Tuesday, October 20, 2009

Hope in Sudan

Yesterday, the State Department announced a new U.S. strategy toward Sudan, the culmination of months of review. The idea seems to be something of a carrot and stick approach, perhaps less punitive than might have been suggested during the presidential campaign, but still containing elements of coercion and rewards. The idea of some form of engagement with the government in Sudan actually sounds more in line with President Obama's general foreign policy approach of willingness to talk to unfriendly regimes, than does the idea of escalating sanctions.

The participants in this policy review seem to have discarded as unworkable the alternative of more draconian sanctions without engagement. As long as China and other countries support the government in Sudan, sanctions seem to be relatively ineffective. Instead, the prospect of rewarding the government of Sudan for cooperating with the peace process may hold greater promise toward attaining the goal, as Secretary of State Clinton stated, of either "a united and peaceful Sudan after 2011, or an orderly path toward two separate and viable states at peace with each other." The 2011 referendum process no doubt needs to be supervised closely. Creating and maintaining peace in Darfur will also obviously require continued vigilance by the world community. The administration's announcement yesterday may offer some hope that the United States is paying attention and will play a constructive part in achieving these goals.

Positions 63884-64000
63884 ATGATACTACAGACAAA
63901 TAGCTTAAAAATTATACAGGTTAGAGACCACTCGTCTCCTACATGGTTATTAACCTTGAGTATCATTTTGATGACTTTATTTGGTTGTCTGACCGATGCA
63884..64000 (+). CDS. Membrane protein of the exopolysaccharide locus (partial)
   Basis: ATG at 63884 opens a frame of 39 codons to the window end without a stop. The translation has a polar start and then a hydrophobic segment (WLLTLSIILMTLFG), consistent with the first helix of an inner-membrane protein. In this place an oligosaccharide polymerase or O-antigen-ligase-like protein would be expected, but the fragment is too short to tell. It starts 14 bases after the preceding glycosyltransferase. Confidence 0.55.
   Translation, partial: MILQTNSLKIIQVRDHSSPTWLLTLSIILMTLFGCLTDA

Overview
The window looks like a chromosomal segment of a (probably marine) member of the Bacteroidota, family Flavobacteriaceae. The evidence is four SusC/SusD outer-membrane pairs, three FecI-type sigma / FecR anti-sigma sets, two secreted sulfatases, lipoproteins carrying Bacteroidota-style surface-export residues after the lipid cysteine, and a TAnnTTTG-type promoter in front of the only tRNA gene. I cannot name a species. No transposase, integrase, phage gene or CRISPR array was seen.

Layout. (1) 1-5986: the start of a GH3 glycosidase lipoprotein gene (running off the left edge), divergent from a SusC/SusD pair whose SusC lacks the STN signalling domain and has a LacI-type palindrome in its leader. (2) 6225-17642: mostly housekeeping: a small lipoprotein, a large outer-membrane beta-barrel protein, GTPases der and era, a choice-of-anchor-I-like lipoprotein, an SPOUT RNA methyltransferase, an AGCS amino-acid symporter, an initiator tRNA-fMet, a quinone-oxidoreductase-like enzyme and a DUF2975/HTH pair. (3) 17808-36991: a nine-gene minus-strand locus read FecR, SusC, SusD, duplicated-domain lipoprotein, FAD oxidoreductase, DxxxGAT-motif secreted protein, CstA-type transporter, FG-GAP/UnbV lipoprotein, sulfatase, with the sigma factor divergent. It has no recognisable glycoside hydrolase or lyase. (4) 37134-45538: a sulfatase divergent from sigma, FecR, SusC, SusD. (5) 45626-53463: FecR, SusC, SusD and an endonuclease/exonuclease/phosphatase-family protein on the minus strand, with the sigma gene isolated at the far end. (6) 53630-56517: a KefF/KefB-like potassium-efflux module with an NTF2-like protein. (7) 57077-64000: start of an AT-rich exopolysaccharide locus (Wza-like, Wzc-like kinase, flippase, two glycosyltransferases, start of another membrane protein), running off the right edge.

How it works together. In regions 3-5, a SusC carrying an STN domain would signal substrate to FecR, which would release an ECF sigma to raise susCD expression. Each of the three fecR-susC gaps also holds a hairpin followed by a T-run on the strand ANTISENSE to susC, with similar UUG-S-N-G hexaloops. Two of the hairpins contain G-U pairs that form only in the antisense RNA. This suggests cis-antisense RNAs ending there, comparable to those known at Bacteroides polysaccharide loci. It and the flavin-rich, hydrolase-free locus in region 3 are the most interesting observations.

I feel as though I've been living in Sudan recently, as I just finished reading Dave Eggers's book What is the What, an amazing and heartbreaking story of the Lost Boys of Sudan, as told by one of the survivors, Valentino Achak Deng. So it comes as a relief, and a surprising coincidence, to read the news that the State Department has also been busy studying the problems of Sudan, and has announced new efforts to improve the situation there. We probably needed to have a healthy debate in the State Department about the best strategy for the region, but it may be more important simply to decide to pay more attention to the problems of this troubled country. When the world shines a spotlight on the parties involved in ongoing conflict, genocide and other human rights abuses are probably less likely to take place.

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